That trade helped end a pursuit that started in November and seemed all but dead at several points. Jim Duquette, Baltimore's vice president of baseball operations, said Benson was one of the team's priorities from the moment he became available.
"The holdup, I'd say, was the second piece of the deal. We exchanged what I'd categorize as several names," he said. "That was the holdup and had been for quite some time."
Duquette went on to call Benson a top of the rotation type talent, and he's in unique position to know. In his last job as an executive with the Mets, Duquette orchestrated a trade for Benson and signed him to a three-year deal worth $22.5 million last winter. That contract was derided in some analytical circles, but Duquette thinks it's been validated over time.
"We thought the contract, at the time, was a fair one. I remember getting criticized for it," he said. "It may even be a bargain, with the way he pitched last year. We think it's a valuable contract."
Benson, the first overall pick in the 1996 First-Year Player Draft, went 10-8 with a 4.13 ERA last year. That was his first winning season since 2002, and for his career, the right-hander is 57-61 with a 4.25 mark. Perhaps because of his lofty draft status, Benson has always been noted for potential rather than performance.
The Orioles think that may be beginning to change, and more to the point, they think they can help him do it. At 31 years old, Benson is Baltimore's oldest starter, and he brings the rotation's average age up to 28. With help from new pitching coach Leo Mazzone and new catcher Ramon Hernandez, he may be ready to turn the proverbial corner.
"I've seen the track record that Leo's had, living in Atlanta," said Benson. "He has a track record for keeping pitchers healthy. ... There are some philosophies I haven't tapped into. Hopefully, they'll do me a lot of good."
"Kris is certainly the right age. We think there's a lot of upside left," said Mike Flanagan, Baltimore's executive vice president of baseball operations. "We see him fitting in nicely with our rotation."
The Orioles have two starters -- Erik Bedard and Daniel Cabrera -- with just two years' experience in the big leagues. Another, Bruce Chen, has pitched for seven teams since 2000. Benson and Rodrigo Lopez are the sure things, established pitchers that lend the starting staff some dependability.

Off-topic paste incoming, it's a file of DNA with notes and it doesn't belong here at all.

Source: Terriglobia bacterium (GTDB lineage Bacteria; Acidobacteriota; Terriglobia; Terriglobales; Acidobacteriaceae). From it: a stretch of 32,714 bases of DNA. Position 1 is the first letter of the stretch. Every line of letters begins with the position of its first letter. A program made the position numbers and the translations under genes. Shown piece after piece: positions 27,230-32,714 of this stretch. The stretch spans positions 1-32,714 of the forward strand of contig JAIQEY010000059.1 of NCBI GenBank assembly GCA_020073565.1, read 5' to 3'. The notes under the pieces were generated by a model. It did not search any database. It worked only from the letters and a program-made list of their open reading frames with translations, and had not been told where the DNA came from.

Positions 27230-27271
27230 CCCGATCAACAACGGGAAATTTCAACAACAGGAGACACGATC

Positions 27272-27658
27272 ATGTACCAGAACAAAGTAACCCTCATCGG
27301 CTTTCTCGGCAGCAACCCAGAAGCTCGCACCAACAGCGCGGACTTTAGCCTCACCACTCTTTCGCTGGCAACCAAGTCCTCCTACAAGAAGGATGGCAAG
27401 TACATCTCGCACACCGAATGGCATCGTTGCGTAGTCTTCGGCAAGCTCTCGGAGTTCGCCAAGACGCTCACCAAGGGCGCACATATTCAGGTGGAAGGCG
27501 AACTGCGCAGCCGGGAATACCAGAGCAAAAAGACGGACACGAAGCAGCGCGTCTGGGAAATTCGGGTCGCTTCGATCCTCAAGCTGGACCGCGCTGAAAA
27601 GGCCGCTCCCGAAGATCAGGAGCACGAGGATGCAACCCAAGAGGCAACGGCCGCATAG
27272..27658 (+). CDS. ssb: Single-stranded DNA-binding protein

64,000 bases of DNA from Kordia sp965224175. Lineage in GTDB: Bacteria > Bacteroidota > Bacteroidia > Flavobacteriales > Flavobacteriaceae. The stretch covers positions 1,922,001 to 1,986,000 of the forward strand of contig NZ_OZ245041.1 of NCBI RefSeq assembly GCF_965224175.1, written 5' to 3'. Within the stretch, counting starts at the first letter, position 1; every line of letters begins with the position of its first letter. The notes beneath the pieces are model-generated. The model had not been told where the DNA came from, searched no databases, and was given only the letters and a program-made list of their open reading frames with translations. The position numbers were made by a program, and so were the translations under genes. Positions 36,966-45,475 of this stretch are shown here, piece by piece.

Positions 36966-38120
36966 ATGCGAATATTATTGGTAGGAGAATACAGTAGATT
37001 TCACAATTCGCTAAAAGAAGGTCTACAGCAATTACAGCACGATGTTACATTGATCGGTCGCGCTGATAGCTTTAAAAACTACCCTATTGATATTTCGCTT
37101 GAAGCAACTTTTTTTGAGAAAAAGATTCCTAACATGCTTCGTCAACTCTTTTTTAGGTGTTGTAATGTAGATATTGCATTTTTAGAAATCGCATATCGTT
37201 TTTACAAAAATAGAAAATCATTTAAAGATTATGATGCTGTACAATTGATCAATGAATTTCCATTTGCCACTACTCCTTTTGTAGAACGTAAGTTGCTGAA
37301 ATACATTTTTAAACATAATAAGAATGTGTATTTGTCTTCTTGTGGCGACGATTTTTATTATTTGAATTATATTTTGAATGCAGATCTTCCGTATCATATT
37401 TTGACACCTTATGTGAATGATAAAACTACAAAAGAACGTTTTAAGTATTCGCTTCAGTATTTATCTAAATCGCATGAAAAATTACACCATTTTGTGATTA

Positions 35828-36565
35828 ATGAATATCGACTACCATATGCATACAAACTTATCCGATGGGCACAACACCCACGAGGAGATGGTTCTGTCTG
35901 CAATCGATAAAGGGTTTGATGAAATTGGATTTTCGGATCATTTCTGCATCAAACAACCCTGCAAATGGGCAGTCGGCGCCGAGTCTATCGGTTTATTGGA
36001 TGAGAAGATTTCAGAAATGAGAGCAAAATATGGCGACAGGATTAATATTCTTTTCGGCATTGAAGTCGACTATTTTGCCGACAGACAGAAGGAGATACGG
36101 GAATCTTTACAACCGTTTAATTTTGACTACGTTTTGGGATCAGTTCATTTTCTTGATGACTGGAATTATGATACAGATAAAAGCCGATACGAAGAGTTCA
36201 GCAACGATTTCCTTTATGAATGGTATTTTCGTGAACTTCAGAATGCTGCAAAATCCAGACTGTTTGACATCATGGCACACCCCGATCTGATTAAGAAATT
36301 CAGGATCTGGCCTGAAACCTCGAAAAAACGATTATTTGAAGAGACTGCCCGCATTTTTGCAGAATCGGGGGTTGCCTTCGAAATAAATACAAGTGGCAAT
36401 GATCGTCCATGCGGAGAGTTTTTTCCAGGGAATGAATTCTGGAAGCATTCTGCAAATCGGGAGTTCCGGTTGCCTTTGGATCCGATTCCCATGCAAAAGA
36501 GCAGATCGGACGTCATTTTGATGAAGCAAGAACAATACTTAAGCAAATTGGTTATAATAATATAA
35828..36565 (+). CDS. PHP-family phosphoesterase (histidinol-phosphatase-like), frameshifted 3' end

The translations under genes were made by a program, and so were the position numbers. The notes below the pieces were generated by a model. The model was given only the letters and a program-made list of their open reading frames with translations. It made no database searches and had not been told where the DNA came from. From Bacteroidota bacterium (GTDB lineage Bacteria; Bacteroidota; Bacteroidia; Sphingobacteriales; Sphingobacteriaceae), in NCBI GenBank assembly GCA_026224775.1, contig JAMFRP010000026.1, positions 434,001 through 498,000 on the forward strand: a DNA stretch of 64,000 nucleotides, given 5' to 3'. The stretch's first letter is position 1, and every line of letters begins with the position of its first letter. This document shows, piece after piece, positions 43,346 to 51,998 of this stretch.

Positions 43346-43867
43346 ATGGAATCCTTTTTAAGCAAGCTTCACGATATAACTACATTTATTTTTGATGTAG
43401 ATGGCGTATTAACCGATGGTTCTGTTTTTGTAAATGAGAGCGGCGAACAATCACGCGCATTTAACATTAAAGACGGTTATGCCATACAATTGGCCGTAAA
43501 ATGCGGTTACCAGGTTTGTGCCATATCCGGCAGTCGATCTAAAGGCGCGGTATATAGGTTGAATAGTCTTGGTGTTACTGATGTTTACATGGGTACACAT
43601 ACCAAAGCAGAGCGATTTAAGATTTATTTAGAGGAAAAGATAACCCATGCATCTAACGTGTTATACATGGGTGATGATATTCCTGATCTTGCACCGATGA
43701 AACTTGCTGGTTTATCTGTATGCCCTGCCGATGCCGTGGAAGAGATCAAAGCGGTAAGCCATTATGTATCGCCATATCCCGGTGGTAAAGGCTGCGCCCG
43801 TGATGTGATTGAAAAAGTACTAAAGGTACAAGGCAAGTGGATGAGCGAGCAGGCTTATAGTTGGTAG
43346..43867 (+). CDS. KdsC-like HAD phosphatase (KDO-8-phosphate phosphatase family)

"I'm definitely excited. It's something I was striving to do years ago," said Benson, speaking about serving as the staff ace. "I'm happy with the opportunity I have with the Orioles. I'm going to make the most of it."
The main piece in this transaction, from New York's end, was the acquistion of Julio. The power reliever broke into Baltimore's bullpen as a 22-year-old and earned the closer's job the next season. He spent three mercurial years as Baltimore's relief ace -- notching 83 saves over that span -- but lost his job to B.J. Ryan in 2005.
Julio had a rough season last year, notching a 3-5 record and a career-high 5.90 ERA. The right-hander has finished 189 of the 281 games he's pitched in, and he's notched an 11-24 record with a 4.20 ERA over the life of his career. The Mets are likely looking at him in a setup role, pitching the eighth in front of new closer Billy Wagner.
Maine, the other arm in the deal, shot through Baltimore's Minor League system before encountering some stiff resistance in the Major Leagues. The former sixth-round draft pick has a 24-13 record with a 2.75 ERA in the Minors, but in the big leagues, he's just 2-4 with a 6.60 mark. He was expected to battle for Baltimore's fifth starting slot in Spring Training.
Benson, meanwhile, is moving into one of the toughest divisions in baseball. He said that Interleague Play has helped reduce some of the mystery involved in switching leagues, but he's well aware that it won't be easy. Benson described himself as an analytical pitcher and said he'll look for as much scouting information as he can before every start.
"It's definitely going to be a challenge. I sat back this winter and watched a lot of transactions made by Toronto. And Boston's always going to put a good team out there," he said. "The Yankees are the Yankees and the Red Sox are the Red Sox. ... If you make your pitches, you can get anybody out."
Spencer Fordin is a reporter for MLB.com This story was not subject to the approval of Major League Baseball or its clubs.